You need to set goals and standards for your Club.
 But putting together a business plan and comprehensive budget is more than just crunching numbers on a calculator all day. There is a lot groundwork that must be completed in order to get the proper foundation to a new financial plan. A solid financial plan is the final results of a thorough Business Planning process which includes:

1. SFSWOT Analysis
This is an analysis of each Club department’s and the Club’s overall:
• Successes
• Failures
• Strengths
• Weaknesses
• Threats
• Opportunities
It provides a critical self assessment of your Club and provides a great foundation for goal setting for both qualitative and quantitative improvements in the upcoming year.

2. Competitive Analysis
Who is your competition? What resources does your completion exploit that you don’t? What is your clubs unique advantage?

3. Standards of Service and Maintenance
What should be the standard at your Club; is it white table cloth dining or casual fare in a relaxed atmosphere? Are the greens mowed by six men by hand daily or triplexes just ahead of the first group? These standards will all have impacts on the business plan and formulation of the budget.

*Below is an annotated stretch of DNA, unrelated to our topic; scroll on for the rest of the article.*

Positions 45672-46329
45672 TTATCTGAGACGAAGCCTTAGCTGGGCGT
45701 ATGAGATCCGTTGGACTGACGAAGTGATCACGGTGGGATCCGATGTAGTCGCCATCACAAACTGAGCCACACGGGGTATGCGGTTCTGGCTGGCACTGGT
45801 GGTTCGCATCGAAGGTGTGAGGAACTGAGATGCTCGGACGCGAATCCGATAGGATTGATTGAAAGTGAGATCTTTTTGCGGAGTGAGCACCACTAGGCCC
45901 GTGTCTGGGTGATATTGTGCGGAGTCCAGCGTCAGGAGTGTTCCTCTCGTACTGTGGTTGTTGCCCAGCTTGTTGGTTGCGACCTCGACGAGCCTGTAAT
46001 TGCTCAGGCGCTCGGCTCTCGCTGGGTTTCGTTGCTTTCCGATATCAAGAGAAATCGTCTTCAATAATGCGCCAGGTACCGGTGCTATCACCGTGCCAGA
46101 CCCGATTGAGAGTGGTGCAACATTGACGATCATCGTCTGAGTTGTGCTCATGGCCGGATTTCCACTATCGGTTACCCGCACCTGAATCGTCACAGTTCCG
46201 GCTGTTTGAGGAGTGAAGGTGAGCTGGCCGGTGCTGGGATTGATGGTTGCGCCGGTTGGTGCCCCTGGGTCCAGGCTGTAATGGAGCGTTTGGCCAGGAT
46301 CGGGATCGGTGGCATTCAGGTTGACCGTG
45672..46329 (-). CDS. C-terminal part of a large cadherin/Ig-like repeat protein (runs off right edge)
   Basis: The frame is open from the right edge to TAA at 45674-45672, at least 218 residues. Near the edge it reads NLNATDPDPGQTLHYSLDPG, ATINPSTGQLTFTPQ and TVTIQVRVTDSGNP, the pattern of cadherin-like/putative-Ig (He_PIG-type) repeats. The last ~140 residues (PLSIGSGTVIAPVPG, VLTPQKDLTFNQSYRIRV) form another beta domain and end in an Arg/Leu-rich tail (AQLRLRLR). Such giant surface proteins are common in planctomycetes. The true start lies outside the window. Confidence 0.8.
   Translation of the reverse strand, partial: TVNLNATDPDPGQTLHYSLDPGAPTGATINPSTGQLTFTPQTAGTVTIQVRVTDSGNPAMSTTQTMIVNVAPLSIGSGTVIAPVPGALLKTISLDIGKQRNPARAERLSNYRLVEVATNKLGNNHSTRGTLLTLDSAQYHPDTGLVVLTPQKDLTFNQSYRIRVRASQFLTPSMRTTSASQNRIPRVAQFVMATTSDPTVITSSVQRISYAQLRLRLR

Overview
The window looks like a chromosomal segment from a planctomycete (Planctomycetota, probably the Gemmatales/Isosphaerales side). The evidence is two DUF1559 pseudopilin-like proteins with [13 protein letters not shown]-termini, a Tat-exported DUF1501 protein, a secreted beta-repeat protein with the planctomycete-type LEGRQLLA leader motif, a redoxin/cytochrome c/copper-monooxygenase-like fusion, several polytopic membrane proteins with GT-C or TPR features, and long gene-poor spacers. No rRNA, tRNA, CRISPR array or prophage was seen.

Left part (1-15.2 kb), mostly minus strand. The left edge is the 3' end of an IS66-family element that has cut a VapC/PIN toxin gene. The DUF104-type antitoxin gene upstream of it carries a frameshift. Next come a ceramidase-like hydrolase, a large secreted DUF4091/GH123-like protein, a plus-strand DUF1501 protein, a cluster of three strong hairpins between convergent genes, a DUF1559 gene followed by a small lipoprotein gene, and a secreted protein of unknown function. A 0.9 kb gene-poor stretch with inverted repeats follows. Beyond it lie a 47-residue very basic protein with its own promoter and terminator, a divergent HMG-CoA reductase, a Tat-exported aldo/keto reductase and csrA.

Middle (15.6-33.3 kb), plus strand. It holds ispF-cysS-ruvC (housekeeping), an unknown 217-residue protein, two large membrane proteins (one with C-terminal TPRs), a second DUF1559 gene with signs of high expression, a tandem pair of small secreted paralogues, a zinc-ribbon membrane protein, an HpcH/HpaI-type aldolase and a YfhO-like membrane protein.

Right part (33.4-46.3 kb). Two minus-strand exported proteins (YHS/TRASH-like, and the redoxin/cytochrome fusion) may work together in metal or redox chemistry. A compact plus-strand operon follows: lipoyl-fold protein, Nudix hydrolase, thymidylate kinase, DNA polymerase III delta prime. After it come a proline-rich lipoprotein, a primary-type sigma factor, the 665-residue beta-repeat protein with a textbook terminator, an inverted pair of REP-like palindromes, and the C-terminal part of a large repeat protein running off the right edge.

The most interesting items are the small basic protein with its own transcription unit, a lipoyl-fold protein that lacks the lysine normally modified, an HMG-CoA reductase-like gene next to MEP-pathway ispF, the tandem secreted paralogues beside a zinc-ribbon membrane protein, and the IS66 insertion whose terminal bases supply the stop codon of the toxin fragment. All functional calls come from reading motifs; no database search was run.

3. Membership Planning
What are your Club trends for both membership enrollment and attrition? What real growth do you want to plan for in 2010? What has been the trend with downgrades and upgrades? What are you doing with Initiation Fees? Do you have enough financing in place? How will you handle members wanting to resign?

4. Pricing Plan
What dues price increase will you take this year and when? Will guest fees increase? How will we retain our members with increased pricing? How will you price your golf cart and guest fees? Remember, golf course maintenance isn’t a revenue department but knowing the big picture gives knowledge to the superintendent and makes him/her one of your business partners. With the exception of a very few elite private Clubs, cost does matter.

5. Payroll Planning
What payroll increases are you authorizing for the Club’s employees in 2010? Are the wage increases performance based or just “no thought” across the board raises? Is it smart to give increases in pay during this recession? Do you have incentive based compensation plans in place or do you just pay for showing up regardless of the performance?